US body too plans action, may impose $300-m fine on each bank
As authorities in the US and Britain ready actions this week against giant banks suspected of manipulating the foreign-currency market, both the number of government agencies involved and the cost of settling the cases continues to grow.
The banks learned on Monday that the US Commodity Futures Trading Commission in Washington was planning to announce its own settlements in the case, according to people briefed on the matter. That ended weeks of suspense over whether the agency would act in coordination with British authorities and American banking regulators. The agency is expected to level around $300 million in fines against each of the banks, the people said, with the worst offenders paying slightly more and marginal players somewhat less.
The trading commission— along with the Financial Conduct Authority of Britain and the Office of the Comptroller of the Currency in Washington — is planning to announce the settlements early Wednesday.
But as of Monday, it was unclear how many banks the commission would act against. The agency has held settlement talks with the same six banks that are settling with the British regulator — Barclays, JPMorgan Chase, Citigroup, the Royal Bank of Scotland, UBS and HSBC — but hurdles remain. Some banks still need to receive board approval before settling with the trading commission, the people said, and at least one bank continues to negotiate with the agency.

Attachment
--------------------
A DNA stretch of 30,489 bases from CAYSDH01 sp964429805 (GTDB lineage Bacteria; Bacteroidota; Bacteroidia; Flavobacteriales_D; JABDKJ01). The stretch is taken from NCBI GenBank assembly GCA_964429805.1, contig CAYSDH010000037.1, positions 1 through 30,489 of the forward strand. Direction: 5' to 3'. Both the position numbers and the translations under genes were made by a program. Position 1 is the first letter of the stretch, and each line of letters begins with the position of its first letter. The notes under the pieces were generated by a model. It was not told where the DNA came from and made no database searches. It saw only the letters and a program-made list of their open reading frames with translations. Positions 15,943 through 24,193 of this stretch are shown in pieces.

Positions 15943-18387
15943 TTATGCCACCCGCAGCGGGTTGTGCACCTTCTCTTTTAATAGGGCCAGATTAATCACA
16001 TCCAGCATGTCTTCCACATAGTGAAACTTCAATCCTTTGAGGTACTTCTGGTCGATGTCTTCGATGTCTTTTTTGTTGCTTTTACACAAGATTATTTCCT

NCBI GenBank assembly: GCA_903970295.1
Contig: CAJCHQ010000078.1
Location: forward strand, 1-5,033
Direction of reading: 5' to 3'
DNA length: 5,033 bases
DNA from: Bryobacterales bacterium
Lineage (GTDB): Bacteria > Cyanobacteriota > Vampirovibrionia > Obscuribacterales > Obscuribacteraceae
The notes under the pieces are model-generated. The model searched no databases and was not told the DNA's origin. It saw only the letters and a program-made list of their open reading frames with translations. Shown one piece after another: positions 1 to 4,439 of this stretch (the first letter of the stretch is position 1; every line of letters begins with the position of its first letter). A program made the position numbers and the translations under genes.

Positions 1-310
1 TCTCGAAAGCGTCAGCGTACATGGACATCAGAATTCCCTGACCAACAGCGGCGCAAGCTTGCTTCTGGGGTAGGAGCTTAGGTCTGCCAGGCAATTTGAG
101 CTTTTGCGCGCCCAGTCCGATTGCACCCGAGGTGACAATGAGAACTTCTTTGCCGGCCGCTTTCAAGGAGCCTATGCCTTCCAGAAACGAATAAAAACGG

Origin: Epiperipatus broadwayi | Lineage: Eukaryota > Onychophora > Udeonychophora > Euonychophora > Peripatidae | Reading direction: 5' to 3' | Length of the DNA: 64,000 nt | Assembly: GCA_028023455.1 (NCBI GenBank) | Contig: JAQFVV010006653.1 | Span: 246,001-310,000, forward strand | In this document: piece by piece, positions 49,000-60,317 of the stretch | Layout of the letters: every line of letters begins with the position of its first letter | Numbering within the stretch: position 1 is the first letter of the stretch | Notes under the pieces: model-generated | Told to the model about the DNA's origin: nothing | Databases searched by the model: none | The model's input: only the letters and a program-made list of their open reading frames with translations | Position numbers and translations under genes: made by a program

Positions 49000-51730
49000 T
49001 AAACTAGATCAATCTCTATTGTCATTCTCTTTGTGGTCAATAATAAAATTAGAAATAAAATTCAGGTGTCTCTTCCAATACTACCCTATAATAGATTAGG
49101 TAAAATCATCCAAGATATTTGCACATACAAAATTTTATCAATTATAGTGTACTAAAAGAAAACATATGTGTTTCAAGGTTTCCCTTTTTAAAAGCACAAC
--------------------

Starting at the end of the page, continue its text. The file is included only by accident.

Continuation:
The trading commission’s involvement in the case is a double-edged sword for the banks. A settlement would afford them the so-called global settlement they have long sought, providing closure on most of their civil legal exposure stemming from the foreign currency case.
But the trading commission is expected to impose tougher language in its settlement than its British counterparts. The US agency, people briefed on the matter said, will accuse the banks of manipulating benchmarks for foreign currencies, the largest and yet least regulated market in the financial world, rather than simply not having in place systems or controls to prevent manipulation.
The trading commission’s role in the case — the first huge enforcement action under the agency’s new chairman, Timothy Massad, and enforcement director, Aitan Goelman — also raises the overall price tag of the deal. Its penalties would come on top of payouts to the Financial Conduct Authority, Britain’s financial watchdog, which plans to settle with all six banks this week for a total of about £1.2 billion, or $1.9 billion. The Office of the Comptroller of the Currency, a banking regulator in Washington, is also planning to settle with some of the banks involved in the so-called global settlement. Separately, the comptroller’s office is poised to announce a settlement with Bank of America.
Over the last few weeks, the banks have been signalling that huge payouts were looming. Citigroup and Bank of America revised their previously reported earnings for the third quarter to take the settlements into account.
The series of settlements will close the first chapter of the foreign exchange investigation, which has rattled the banking world since it first came to light last year. The next phase of the case will most likely be more painful, as the focus shifts to criminal investigations and individual liability.